Nov 13, 2009
Two talented students build a robot that conquered a popular video game—while enhancing their resumes.
When Mike Teigen and Chee Lor decided on an ambitious final project of creating a robot that could play the popular “Guitar Hero” video game, their instructor, Jon Stenerson, wasn’t at all concerned. Both Teigen and Lor had excelled in Fox Valley Technical College’s Automated Manufacturing Systems program; the project was simply an opportunity to put what they’d learned to the test.
The idea came to them, Lor says, as they searched the Internet for ideas. They found some videos of automatic “Guitar Hero” programs where “little computer bots” seemingly played the game by using software to monitor the game’s source code. “We decided to make a robot that didn’t cheat by using this method,” Lor notes. “We wanted to create one that utilized a vision system to simulate how a human plays the game.”
As they worked, Lor and Teigen filled three composition books with sketches before creating a design that relied on an integrated vision system and programmable logic controller. The system could “watch” the screen as a human would. “We built everything from scratch,” Teigen recalls. “We never did anything like that before, so closer to the end we started using cardboard to make models, as well as CAD drawings. This way we made sure everything would fit before we cut the metal and put it together.”
Once they created the long list of needed parts, Stenerson helped the students contact local businesses to secure donated items. For example, one area manufacturer of control and automation systems provided a vision system at a significant discount. The company also sent technicians to campus to run demonstrations of the vision system, which is very industrial in nature. The same system and controls could be used to inspect parts moving along a conveyor.
Once completed, the project generated some national media attention, including coverage in The Wall Street Journal and USA Today.
Making the Transition
The new Older Wiser Learners group helps displaced workers adjust to college.
Kathy LeClair remembers clearly how she felt last January when the spring semester started and she found herself sitting in a classroom for the first time in years. After asking around a bit, she learned that other students who had recently lost their jobs felt the same way. “We were wondering if we could do it,” she recalls. “We didn’t know how to study. We knew the college had great resources, but we didn’t know what to do or where to go.”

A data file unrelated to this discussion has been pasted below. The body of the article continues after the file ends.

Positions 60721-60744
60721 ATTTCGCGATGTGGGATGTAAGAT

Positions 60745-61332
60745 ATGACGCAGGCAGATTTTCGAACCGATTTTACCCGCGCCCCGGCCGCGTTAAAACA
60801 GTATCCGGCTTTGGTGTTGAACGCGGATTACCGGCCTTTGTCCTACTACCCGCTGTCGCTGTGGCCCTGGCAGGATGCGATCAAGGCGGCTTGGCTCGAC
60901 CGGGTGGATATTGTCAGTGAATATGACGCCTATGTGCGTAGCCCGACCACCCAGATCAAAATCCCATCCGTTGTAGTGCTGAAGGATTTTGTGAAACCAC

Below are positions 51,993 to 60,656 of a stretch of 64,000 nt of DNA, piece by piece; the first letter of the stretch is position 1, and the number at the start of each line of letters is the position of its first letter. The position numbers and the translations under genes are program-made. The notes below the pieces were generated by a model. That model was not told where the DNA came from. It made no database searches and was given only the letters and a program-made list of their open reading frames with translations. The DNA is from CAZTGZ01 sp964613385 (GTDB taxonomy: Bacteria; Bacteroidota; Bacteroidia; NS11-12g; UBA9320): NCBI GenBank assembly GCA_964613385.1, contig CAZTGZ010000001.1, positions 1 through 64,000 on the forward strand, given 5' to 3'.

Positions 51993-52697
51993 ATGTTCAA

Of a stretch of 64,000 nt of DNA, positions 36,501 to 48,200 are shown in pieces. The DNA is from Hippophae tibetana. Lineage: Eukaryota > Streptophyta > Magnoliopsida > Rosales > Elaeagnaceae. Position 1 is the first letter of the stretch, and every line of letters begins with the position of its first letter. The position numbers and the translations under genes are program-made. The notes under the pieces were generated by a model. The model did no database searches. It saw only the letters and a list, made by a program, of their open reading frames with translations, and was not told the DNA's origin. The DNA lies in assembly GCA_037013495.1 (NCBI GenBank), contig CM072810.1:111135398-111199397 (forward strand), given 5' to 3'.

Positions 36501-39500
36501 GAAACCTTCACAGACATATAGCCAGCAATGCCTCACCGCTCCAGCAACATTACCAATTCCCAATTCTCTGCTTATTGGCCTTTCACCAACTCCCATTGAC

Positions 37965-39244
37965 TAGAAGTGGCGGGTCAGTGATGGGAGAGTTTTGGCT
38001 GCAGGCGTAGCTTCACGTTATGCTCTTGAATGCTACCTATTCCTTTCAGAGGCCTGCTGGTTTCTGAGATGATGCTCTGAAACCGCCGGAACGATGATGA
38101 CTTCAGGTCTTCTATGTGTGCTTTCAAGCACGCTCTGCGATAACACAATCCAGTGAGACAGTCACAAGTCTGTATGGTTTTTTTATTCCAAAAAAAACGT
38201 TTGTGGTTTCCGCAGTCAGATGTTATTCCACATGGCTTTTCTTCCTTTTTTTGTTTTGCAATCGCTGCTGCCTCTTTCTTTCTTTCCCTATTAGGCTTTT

LeClair, who lost her job in September 2008, thought displaced workers needed a group on campus to offer help for one another. So they approached Vicky Barke, Fox Valley Technical College’s director of Student Life. Barke helped the students develop ideas, and the Older Wiser Learners (OWLs) group held its first meeting in May. “The meeting topics vary,” says Barke, noting that June’s event on managing finances drew more than 90 people. “But we consistently have about 40 people at every meeting.”
Other topics have included time and stress management, technology, and financial aid. OWLs members are now brainstorming future meeting topics and mulling over other services, such as tutoring, that they can offer as the group grows. LeClair already feels more relaxed in her new role as a student, and as chairperson of the OWLs group. “I think a lot of other displaced workers are feeling the same way, too. We’re all in the same boat, so it’s good to know you’re not on an island by yourself.”
First Place at National IT Competition
Members of Fox Valley Technical College’s student chapter of the Association of Information Technology Professionals (AITP) earned first place at the organization’s national conference in Oklahoma City.
The winning team won top honors in the Graphic Communications category by creating a print and Web advertising campaign, including an overall brand design and message. The first-place entry competed against 15 other teams, including the likes of Purdue University and the University of Texas-Arlington.
Members of FVTC's first-place team include Thomas Willecke, Michael Sweigart, and Liudmila Vakulenko, under the leadership of club advisor and IT instructor Brenda Wilz.
More than 600 participants representing colleges and universities throughout the United States competed in several categories.